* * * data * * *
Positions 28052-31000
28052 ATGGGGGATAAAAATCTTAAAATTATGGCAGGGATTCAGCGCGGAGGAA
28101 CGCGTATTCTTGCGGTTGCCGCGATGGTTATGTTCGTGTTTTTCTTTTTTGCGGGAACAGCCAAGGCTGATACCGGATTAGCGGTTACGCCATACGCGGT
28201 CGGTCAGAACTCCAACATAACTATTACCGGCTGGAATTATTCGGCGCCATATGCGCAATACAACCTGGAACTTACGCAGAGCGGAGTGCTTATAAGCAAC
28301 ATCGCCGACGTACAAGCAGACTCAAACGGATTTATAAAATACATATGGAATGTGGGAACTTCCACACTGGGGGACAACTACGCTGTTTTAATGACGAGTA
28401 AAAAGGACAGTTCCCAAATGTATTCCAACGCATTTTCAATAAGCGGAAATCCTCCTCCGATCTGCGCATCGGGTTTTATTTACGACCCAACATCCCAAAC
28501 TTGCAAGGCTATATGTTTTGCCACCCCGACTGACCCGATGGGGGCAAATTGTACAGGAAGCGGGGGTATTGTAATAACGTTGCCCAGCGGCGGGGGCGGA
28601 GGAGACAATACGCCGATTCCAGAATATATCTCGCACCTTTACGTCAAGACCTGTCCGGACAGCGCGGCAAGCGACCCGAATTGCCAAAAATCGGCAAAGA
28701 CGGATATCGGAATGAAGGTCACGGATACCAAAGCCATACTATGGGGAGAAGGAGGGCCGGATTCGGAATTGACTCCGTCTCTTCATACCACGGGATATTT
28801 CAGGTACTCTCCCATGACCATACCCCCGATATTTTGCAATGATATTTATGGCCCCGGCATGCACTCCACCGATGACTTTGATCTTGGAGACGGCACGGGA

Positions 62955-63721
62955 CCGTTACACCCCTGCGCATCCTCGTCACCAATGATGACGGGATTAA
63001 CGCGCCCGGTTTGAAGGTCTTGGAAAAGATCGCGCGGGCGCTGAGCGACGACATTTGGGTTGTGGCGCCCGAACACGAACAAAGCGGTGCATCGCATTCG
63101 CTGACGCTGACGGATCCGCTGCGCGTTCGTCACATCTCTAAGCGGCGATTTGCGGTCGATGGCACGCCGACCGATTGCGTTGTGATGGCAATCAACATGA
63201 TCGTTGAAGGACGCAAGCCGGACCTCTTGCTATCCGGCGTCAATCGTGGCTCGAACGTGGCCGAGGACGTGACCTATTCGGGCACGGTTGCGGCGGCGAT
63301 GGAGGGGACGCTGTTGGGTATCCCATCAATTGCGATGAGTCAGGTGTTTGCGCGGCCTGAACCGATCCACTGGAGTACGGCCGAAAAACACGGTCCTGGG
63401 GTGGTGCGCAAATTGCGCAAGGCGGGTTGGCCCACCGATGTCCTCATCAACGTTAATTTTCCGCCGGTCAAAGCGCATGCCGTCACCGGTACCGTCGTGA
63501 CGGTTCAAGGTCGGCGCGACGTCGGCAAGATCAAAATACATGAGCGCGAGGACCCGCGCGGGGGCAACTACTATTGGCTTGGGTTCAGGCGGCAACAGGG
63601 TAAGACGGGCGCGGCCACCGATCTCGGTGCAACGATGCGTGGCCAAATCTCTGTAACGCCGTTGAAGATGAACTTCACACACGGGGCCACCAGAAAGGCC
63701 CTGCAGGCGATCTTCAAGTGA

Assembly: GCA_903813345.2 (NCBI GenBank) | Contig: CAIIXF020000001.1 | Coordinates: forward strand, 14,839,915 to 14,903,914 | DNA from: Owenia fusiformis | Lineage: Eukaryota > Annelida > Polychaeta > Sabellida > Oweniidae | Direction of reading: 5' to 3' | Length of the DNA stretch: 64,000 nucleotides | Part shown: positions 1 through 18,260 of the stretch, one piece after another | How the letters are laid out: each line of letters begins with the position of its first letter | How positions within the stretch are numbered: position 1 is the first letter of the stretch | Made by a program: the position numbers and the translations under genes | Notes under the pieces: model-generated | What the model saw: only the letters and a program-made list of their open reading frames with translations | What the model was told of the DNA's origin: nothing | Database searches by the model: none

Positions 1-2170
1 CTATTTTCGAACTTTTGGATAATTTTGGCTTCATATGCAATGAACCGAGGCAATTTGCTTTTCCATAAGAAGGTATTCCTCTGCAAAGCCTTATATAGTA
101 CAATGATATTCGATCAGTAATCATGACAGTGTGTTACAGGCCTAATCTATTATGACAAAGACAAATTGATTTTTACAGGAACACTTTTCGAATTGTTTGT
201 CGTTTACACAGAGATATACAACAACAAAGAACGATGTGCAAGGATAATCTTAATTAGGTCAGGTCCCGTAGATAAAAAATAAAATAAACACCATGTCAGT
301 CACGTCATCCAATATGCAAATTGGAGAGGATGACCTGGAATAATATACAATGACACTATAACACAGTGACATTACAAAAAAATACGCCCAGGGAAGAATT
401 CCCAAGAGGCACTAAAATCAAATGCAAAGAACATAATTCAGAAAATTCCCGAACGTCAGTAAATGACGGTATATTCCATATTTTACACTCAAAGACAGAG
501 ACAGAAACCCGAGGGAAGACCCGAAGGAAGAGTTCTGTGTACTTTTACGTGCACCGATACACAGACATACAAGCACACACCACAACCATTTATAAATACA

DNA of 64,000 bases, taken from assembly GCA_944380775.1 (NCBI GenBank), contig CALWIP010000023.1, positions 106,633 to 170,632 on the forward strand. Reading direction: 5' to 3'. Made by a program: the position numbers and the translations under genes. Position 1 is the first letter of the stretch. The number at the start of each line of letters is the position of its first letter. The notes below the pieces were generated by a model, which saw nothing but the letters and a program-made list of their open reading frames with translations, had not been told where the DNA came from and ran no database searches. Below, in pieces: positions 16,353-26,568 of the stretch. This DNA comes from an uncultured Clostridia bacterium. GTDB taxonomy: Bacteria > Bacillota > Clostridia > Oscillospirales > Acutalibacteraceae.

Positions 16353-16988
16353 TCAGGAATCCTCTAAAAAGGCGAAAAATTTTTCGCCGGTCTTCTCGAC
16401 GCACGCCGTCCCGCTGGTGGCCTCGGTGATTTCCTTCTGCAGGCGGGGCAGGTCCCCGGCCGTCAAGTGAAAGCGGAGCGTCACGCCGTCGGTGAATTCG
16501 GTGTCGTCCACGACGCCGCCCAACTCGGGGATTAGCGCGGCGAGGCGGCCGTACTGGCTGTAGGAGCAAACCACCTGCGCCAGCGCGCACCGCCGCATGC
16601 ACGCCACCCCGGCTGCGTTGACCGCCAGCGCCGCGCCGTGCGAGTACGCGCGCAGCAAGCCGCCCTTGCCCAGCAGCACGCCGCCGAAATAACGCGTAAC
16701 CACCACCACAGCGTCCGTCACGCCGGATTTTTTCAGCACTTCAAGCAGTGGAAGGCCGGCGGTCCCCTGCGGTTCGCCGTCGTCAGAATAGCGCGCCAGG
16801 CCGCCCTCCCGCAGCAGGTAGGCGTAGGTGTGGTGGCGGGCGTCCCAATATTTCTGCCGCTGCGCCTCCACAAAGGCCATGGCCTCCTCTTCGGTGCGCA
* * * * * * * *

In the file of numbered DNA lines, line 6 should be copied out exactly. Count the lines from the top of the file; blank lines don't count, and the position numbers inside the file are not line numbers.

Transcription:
28401 AAAAGGACAGTTCCCAAATGTATTCCAACGCATTTTCAATAAGCGGAAATCCTCCTCCGATCTGCGCATCGGGTTTTATTTACGACCCAACATCCCAAAC